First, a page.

Bound To Stay Bound

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 Twelve days in May : freedom ride 1961
 Author: Brimner, Larry Dane


 Publisher:  Calkins Creek
 Pub Year: 2017

 Dewey: 323.1
 Classification: Nonfiction
 Physical Description: 112 p.,  26 cm

 BTSB No: 151826 ISBN: 9781629795867
 Ages: 10-18 Grades: 5-12

 Subjects:
 Civil rights workers
 Civil rights movements
 Freedom Rides -- 1961
 Segregation
 Race relations -- United States
 Southern States

Price: $21.39

Summary:
For twelve history-making days in May 1961, thirteen black and white civil rights activists, also known as the "Freedom Riders," traveled by bus into the South to draw attention to the unconstitutional segregation still taking place. Despite their peaceful protests, the Freedom Riders were met with increasing violence the further south they traveled.

Accelerated Reader Information:
   Interest Level: MG
   Reading Level: 7.00
   Points: 2.0   Quiz: 194620

Awards:
 Robert F. Sibert Informational Book Award, 2018

Common Core Standards 
   Grade 5 → Reading → RI Informational Text → 5.RI Key Ideas & Details
   Grade 5 → Reading → RI Informational Text → 5.RI Craft & Structure
   Grade 5 → Reading → RI Informational Text → 5.RI Integration of Knowledge & Ideas
   Grade 6 → Reading → RI Informational Text → 6.RI Key Ideas & Details
   Grade 6 → Reading → RI Informational Text → 6.RI Integration of Knowledge & Ideas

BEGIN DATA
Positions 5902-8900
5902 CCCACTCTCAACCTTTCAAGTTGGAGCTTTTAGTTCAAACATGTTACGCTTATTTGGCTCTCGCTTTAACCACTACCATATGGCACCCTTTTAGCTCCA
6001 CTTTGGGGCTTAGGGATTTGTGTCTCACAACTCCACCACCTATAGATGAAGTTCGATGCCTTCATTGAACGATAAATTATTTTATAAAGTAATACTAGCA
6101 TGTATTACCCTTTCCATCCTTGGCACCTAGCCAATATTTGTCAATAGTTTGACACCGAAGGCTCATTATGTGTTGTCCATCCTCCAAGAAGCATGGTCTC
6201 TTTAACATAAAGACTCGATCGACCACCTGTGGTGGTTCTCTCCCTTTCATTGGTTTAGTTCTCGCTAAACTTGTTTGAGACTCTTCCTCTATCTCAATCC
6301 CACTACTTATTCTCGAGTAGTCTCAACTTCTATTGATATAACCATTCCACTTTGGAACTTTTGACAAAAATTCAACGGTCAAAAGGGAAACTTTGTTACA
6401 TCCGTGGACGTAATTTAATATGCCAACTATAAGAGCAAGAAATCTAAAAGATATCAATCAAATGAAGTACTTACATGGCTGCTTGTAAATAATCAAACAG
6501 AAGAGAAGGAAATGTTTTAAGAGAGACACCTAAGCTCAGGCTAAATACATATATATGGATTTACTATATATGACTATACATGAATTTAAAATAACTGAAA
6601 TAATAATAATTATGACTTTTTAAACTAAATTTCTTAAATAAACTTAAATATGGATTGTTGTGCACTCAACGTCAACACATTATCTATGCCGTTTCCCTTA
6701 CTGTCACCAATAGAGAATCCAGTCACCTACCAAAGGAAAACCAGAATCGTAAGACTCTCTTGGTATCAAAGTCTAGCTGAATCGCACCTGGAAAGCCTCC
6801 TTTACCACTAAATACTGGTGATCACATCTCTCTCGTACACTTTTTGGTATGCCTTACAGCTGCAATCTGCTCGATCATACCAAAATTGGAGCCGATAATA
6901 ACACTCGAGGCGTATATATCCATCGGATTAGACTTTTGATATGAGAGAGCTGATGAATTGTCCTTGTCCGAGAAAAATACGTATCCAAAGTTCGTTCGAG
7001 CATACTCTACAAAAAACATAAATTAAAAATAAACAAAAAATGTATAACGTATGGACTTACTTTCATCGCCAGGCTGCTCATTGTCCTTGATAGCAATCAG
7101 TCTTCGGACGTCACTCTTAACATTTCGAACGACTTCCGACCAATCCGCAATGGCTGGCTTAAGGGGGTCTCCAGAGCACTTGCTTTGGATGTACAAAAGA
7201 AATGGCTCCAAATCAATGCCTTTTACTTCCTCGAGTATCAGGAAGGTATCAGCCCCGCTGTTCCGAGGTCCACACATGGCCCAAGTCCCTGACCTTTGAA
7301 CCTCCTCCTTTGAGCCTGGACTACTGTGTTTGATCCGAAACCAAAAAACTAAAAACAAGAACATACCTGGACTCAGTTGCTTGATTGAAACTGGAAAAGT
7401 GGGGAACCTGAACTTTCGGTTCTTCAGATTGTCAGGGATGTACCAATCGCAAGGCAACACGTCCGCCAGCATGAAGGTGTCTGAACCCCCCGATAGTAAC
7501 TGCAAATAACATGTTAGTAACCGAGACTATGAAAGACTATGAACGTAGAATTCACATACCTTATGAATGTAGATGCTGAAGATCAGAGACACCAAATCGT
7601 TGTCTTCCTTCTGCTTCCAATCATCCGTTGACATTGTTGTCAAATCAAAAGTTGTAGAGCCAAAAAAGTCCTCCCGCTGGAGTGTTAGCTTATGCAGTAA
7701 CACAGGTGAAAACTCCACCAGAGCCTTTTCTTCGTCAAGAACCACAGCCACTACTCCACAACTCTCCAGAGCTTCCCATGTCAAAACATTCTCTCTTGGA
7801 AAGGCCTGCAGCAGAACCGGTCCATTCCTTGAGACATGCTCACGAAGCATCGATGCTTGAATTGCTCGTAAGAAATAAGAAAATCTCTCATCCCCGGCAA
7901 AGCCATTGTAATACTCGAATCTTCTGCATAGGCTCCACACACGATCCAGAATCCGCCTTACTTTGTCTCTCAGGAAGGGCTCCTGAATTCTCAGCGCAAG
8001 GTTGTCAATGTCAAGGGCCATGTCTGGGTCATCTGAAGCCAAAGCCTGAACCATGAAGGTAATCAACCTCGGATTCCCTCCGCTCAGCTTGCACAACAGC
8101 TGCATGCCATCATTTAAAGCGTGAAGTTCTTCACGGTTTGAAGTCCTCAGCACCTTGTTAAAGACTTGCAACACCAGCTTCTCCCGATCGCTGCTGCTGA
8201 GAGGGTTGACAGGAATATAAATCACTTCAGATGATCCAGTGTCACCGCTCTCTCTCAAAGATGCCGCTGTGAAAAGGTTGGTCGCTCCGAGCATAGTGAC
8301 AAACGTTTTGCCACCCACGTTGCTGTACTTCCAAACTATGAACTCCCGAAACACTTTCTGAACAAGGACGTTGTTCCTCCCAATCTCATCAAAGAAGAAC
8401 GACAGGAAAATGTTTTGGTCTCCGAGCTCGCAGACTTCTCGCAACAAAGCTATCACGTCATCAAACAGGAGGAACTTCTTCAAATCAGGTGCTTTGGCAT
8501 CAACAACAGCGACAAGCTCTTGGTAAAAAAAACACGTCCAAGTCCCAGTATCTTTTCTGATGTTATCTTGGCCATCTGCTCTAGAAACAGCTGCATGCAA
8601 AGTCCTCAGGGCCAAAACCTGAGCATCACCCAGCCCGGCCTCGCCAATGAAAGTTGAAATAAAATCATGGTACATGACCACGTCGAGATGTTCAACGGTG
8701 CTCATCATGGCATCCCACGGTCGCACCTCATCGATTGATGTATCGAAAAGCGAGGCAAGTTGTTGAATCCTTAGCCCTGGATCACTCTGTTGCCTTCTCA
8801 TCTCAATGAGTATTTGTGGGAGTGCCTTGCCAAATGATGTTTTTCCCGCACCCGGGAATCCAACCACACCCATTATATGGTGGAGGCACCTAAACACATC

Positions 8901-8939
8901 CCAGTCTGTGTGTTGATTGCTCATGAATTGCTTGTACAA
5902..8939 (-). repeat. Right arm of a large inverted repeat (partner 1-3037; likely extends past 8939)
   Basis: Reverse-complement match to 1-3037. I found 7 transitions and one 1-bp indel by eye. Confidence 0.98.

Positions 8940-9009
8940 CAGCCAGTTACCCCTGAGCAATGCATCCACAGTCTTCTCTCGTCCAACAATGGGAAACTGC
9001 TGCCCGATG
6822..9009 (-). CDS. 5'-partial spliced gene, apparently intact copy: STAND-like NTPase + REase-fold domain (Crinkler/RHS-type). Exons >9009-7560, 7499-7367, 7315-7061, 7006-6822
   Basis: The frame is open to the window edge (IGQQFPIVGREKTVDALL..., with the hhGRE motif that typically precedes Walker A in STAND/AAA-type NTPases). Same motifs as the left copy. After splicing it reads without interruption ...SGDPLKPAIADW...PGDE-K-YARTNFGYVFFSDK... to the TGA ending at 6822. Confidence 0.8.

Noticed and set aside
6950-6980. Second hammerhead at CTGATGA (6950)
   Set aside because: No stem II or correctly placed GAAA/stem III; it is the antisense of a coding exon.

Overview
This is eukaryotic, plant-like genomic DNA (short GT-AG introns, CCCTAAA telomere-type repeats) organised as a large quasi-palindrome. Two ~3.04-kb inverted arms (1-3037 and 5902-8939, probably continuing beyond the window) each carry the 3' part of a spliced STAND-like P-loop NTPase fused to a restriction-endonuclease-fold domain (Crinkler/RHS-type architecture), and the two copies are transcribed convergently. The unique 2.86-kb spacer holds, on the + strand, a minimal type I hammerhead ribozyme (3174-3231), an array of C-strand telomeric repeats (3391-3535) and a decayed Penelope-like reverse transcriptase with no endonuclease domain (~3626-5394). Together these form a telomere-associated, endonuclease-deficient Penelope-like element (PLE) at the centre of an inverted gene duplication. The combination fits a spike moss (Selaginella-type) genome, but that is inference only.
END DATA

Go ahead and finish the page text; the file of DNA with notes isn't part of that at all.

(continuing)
Grade 7 → Reading → RI Informational Text → 7.RI Key Ideas & Details
   Grade 7 → Reading → RI Informational Text → 7.RI Integration of Knowledge & Ideas
   Grade 8 → Reading → RI Informational Text → 8.RI Key Ideas & Details
   Grade 8 → Reading → RI Informational Text → 8.RI Integration of Knowledge & Ideas

Reviews:
   School Library Journal (+) (00/09/17)
   Booklist (+) (10/15/17)
 The Bulletin of the Center for Children's Books (00/12/17)
 The Hornbook (00/11/17)

Full Text Reviews:

School Library Journal - 09/01/2017 Gr 5 Up—An engaging and accessible account of the 13 original Freedom Riders as they attempted to make their way from Washington, DC, to New Orleans, LA, to celebrate the seventh anniversary of the Brown v. Board of Education decision. The riders, "men and women, young and old, black and white," planned to sit anywhere they liked on the buses and to make use of all facilities available at bus stations. Despite federal laws prohibiting segregated seating and facilities serving interstate passengers, many parts of the South ignored these laws and continued to enforce Jim Crow segregation. As they traveled, white Freedom Riders used "Colored" facilities and black Freedom Riders used "White" facilities. The farther south they went, the more intense and violent the opposition they faced. Despite their commitment to nonviolence, the Freedom Riders were attacked and beaten, and by the time they made it to Alabama, their bus was fire bombed and several riders sustained serious injuries. Brimner, author of several other books about civil rights in this era, knows the material well and presents a straightforward narrative approach to the subject that will appeal to readers. The stark, black-and-white design of the text emphasizes the directness of the prose, while the riveting, full-page photos and descriptive captions enhance the reading experience. VERDICT An essential part of civil rights collections and a worthy addition to all nonfiction shelves.—Kristy Pasquariello, Wellesley Free Library, MA - Copyright 2017 Publishers Weekly, Library Journal and/or School Library Journal used with permission.

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